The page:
Aspect Ratio

Discussion in 'Apple TV and Home Theater' started by bar7599, Feb 14, 2008.

  1. bar7599 macrumors newbie

    Feb 14, 2008
    I just rented a movie and I believe it was in aspect ratio 2:35:1. I was just wondering if the HD movies are all that way or some in 16:9.. I don't know much about this stuff so any help would be great
  2. TEG macrumors 604


    Jan 21, 2002
    Langley, Washington
    Different Directors use different aspect ratios. Anything from 4:3 to 200:120. BTW, most people use whole numbers with aspect ratios, only studios use other numbers to create confusion.

  3. wmealer macrumors regular

    May 7, 2006
    I'm just thankful those 2.35:1 movies don't get cropped to fit 16:9 like on many broadcast channels to avoid the complaints from the ill-informed.

    Living in the southern US, I've heard my share of "Ah bought this-here fancy Tee-Vee to get rid of those dang black bars, by God, so whah do ah still see 'em?"

    People like this don't deserve advances in technology. These people are the reason I have to watch TBS-HD and the like in "stretch-o-vision." When will the cable networks wake up? If I want to remove those black bars and watch a stretched picture, let me do it myself, but don't force it down my throat!
  4. Avatar74 macrumors 65816


    Feb 5, 2007
    The HD movie frame aspect ratio is dependent upon the source format.

    For the record, every single reference to 2.35:1 is incorrect. This aspect ratio was used in the 1950's with CinemaScope, a now defunct format. There isn't a single film shot in CinemaScope these days.

    So here's how it works....

    1.37:1 - 35mm full aperture.
    1.33:1 (4:3) - Standard definition television
    1.66:1 - not contemporary, used in some Kubrick films e.g. Barry Lyndon, Full Metal Jacket
    1.78:1 (16:9) - HDTV frame aspect ratio

    1.85:1 - Super 35mm, soft- or hard-matted from 1.37:1.

    2.40:1 - Panavision. Mistakenly called "Scope" and 2.35:1. Filmed on 1.37:1 frame using an anamorphic lens.

    Every one of these aspect ratios other than 16: will have matte lines when viewed on an HDTV.
  5. wmealer macrumors regular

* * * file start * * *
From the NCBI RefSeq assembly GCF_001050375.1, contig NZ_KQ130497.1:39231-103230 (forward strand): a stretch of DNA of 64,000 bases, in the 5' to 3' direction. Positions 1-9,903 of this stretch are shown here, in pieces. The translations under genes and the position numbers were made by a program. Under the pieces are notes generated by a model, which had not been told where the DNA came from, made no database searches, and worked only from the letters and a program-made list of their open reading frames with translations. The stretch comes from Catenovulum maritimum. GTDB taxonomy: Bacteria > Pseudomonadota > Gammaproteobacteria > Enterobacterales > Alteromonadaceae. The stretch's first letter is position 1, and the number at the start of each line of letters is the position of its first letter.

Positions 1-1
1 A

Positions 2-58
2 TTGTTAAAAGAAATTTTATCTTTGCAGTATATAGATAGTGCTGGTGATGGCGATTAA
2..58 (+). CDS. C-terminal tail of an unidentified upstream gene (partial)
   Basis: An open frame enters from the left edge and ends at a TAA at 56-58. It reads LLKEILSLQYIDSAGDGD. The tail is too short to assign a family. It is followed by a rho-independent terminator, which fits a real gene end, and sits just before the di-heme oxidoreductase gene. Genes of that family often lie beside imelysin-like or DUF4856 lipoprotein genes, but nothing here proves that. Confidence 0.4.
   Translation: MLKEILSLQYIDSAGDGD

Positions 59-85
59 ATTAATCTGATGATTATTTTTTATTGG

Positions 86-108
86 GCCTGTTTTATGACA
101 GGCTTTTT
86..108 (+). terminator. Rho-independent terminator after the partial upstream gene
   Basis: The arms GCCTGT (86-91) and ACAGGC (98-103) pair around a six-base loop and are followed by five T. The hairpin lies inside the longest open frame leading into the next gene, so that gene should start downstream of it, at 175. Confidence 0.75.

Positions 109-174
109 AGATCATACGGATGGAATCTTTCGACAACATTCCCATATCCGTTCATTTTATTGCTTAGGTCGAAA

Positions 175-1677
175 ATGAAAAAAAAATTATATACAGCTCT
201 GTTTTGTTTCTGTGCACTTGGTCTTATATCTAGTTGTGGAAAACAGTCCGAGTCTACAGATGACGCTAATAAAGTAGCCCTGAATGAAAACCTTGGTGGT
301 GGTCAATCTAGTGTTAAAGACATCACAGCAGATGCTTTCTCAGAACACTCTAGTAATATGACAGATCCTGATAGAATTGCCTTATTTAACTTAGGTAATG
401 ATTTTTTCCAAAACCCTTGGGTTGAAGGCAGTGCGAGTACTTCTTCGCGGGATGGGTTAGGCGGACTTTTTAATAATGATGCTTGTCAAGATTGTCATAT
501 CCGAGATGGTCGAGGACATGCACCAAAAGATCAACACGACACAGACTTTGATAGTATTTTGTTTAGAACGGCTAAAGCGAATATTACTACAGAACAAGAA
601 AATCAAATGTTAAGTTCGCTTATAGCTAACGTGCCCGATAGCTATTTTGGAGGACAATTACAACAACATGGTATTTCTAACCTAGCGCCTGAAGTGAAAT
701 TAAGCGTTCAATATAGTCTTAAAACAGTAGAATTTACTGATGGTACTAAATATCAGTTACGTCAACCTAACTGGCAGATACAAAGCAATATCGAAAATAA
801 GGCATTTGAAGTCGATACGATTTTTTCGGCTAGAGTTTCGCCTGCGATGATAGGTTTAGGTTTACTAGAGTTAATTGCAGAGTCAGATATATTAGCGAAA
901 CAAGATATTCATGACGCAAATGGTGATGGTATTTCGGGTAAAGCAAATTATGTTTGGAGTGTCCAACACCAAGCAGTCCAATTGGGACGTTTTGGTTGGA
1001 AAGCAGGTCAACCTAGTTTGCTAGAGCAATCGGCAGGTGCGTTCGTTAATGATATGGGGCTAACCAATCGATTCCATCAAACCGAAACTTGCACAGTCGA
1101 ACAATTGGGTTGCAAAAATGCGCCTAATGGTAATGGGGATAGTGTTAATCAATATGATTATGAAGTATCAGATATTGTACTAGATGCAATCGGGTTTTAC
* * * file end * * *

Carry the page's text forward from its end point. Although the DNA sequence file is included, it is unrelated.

May 7, 2006
    Thanks for the clarification, Avatar. Your info inspired me to research the CinemaScope format further. A technically troubled format since its adoption by Fox in the early 1950s, some of the more notable CinemaScope films were 20,000 Leagues Under the Sea, Butterfield 8, How to Marry a Millionaire, In Like Flint, The King and I, Lady and the Tramp, Oklahoma!, and A Star Is Born.
  6. mchalebk macrumors 6502a

    Feb 4, 2008
    To add to what's already been discussed, I think it's worth pointing out that movies in the US are generally released (these days) in one of two aspect ratios: 1.85:1 or 2.35:1. Since widescreen TVs have an aspect ratio of 1.78:1, you will definitely have some black bars on 2.35:1 movies. Unless your TV has no overscan, you probably won't see the small black bars on 1.85:1 movies.
  7. Tupring macrumors regular


    Jun 15, 2005
  8. harcosparky macrumors 68020

    Jan 14, 2008
    I want you to know, I am creating a document of your posts to refer to when I have questions. It's a testament to the knowledge you bring when it comes to video.

    I have already put some of the knowledge you have imparted to use. The photo slide shows I create now display without issue on every TV I have tested them on. ( you should see the look on the people at Circuit City and Best Buy when I bring in the Apple TV to 'test' a potential purchase! :D )

    Your posts are always informative and educational.

    Sadly my ATV died sometime in the last 24 hours and I am off to the Apple Store! :(
  9. nutmac macrumors 68040

    Mar 30, 2004
    Panavision is a name of the company, although it did play a large role in adoption of "2.40:1" aspect ratio (2.39:1 if you want to get technical) and the term "Filmed in Panavision" refers to Panavision's anamorphic lens (which measures 2.39:1). Since Panavision makes products in various aspect ratios, this ratio is more commonly called scope or 35mm anamorphic. For historical reason, most folks, even professionals, still calls it 2.35:1 (which is how it measured prior to 1970).

    You forgot 70mm ratio (Super Panavision, Todd-AO) which is 2.20:1 (sometimes cropped to 2:05:1).

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